I decided to quit being lazy and show some kind of derivation of how the original Verlet method looks with a variable step size. Because it seems like this faulty adaptation by Dummer is more pervasive than I thought, which is saddening. I also noticed that, as the above answer points out, the correct version is now on wikipedia alongside the Dummer one, though it was added after my "suggested correct answer".

When I look at Verlet method, I see that it looks a lot like leapfrog, velocity Verlet, implicit Euler etc., which look like second-order versions of modified midpoint, and some of them may be identical. In each of these, to some degree they have a leapfrog idea where integration of acceleration (into velocity) and integration of constant velocity (into position) are each staggered so that they overlap by half. This brings things like time-reversibility and stability, which are more important for the 'realism' of a simulation than accuracy is. And the 'realism', the believability, is more important for video games. We don't care if something moves to a slightly different position than it's exact mass would have truly caused, so long as it *looks* and *feels* realistic. We're not calculating where to point our high-powered satellite telescopes to look at features on distant objects, or future celestial events. Here, stability and efficiency takes priority here over mathematical accuracy. So, it seems like leapfrog method is appropriate. When you adapt leapfrog for variable time step, it loses some of this advantage, and it loses some of it's appeal for game physics. Stormer-Verlet is like leapfrog, except it uses the average velocity of the previous step instead of a separately maintained velocity. You can adapt this Stormer-Verlet in the same way as leapfrog. To integrate velocity forward with a fixed acceleration, you use half the length of the previous step and half the length of the next step, because they are staggered. If the steps were fixed like true leapfrog, they would be the same length and so the two half lengths sum to one. I use h for step size, a/v/p for acceleration/velocity/position, and hl/pl for 'last' as in previous step. These aren't really equations, more like assignment operations.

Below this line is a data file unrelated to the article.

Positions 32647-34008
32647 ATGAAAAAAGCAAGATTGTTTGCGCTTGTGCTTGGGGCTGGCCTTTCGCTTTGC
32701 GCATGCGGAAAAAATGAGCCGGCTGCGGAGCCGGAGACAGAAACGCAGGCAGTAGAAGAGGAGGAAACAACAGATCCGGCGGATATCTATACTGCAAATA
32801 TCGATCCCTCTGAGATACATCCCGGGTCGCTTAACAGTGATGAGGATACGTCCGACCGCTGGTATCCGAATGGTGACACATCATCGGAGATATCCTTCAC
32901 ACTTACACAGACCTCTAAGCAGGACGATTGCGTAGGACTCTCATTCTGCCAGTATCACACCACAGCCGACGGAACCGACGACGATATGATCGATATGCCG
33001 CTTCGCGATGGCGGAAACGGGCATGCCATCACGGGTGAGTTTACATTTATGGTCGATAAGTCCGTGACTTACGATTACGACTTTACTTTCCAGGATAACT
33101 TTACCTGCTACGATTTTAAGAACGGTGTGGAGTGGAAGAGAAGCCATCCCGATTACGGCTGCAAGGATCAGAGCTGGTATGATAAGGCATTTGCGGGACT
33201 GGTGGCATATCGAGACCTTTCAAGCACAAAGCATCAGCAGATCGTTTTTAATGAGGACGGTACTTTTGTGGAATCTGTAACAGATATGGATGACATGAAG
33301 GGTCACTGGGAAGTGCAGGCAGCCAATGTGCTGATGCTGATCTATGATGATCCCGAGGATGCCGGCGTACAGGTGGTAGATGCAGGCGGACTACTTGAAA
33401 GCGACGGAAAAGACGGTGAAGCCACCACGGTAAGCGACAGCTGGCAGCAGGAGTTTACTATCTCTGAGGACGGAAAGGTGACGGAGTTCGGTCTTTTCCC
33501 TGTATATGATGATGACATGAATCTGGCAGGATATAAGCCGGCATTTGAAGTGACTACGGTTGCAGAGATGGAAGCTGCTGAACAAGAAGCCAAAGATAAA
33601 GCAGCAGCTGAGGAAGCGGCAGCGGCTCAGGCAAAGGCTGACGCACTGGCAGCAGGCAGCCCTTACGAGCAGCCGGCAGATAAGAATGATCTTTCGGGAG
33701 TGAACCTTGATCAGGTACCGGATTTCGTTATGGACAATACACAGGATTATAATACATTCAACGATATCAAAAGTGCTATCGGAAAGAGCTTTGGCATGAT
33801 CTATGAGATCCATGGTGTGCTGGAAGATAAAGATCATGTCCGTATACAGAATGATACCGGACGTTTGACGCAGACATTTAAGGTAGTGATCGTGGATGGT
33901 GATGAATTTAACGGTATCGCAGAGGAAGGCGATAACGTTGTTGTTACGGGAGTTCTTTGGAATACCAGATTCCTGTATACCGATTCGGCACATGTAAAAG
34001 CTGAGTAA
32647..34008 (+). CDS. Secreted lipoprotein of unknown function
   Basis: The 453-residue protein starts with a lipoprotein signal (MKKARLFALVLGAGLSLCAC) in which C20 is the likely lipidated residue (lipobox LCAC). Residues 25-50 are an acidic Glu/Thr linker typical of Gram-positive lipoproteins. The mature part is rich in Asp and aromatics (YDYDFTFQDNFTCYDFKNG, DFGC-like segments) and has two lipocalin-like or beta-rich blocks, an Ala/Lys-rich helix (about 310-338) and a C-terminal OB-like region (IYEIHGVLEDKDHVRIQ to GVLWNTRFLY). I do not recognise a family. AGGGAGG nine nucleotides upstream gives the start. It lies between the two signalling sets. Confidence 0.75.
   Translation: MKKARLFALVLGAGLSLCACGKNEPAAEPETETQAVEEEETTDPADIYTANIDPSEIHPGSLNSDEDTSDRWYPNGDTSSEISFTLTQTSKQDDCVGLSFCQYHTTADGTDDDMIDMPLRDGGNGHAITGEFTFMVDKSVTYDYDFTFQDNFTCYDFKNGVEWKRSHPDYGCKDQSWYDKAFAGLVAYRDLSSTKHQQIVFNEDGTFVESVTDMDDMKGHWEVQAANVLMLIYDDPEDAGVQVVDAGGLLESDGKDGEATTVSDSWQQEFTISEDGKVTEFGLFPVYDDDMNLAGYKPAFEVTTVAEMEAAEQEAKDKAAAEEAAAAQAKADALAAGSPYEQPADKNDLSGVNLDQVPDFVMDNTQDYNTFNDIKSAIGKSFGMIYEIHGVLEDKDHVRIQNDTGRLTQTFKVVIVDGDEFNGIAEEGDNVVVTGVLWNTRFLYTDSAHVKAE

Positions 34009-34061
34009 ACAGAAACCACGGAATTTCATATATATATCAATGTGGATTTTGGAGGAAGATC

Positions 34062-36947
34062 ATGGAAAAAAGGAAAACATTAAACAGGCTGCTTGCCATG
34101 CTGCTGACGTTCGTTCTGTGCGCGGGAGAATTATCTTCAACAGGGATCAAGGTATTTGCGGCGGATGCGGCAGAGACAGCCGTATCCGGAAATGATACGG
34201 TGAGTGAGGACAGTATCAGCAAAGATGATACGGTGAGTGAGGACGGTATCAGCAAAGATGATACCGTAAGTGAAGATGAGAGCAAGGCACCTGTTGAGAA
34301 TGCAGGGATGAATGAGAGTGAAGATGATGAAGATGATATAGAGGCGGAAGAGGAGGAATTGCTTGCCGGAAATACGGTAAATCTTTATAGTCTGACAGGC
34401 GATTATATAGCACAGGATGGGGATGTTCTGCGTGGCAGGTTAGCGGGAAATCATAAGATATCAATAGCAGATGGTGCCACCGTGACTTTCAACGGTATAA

Original leapfrog:

```
v = v + a*h
p = p + v*h
```

With variable time step:

```
v = v + a*hl/2 + a*h/2
p = p + v*h
```

Factor `a/2`

:

```
v = v + a*(hl + h)/2
p = p + v*h
```

Use previous position `(p - pl)/hl`

for initial velocity:

```
v = (p - pl)/hl + a*(hl + h)/2
p = p + v*h
```

Substitute, we don't need `v`

:

```
p = p + ( (p - pl)/hl + a*(hl + h)/2)*h
```

Distribute `h`

:

```
p = p + (p - pl)*h/hl + a*h*(h + hl)/2
```

The result is not as simple or fast as the original Stormer form of Verlet, `2p - pl + a*h^2`

. I hope this makes some sense. You would omit the last step in actual code, no need to multiply `h`

twice.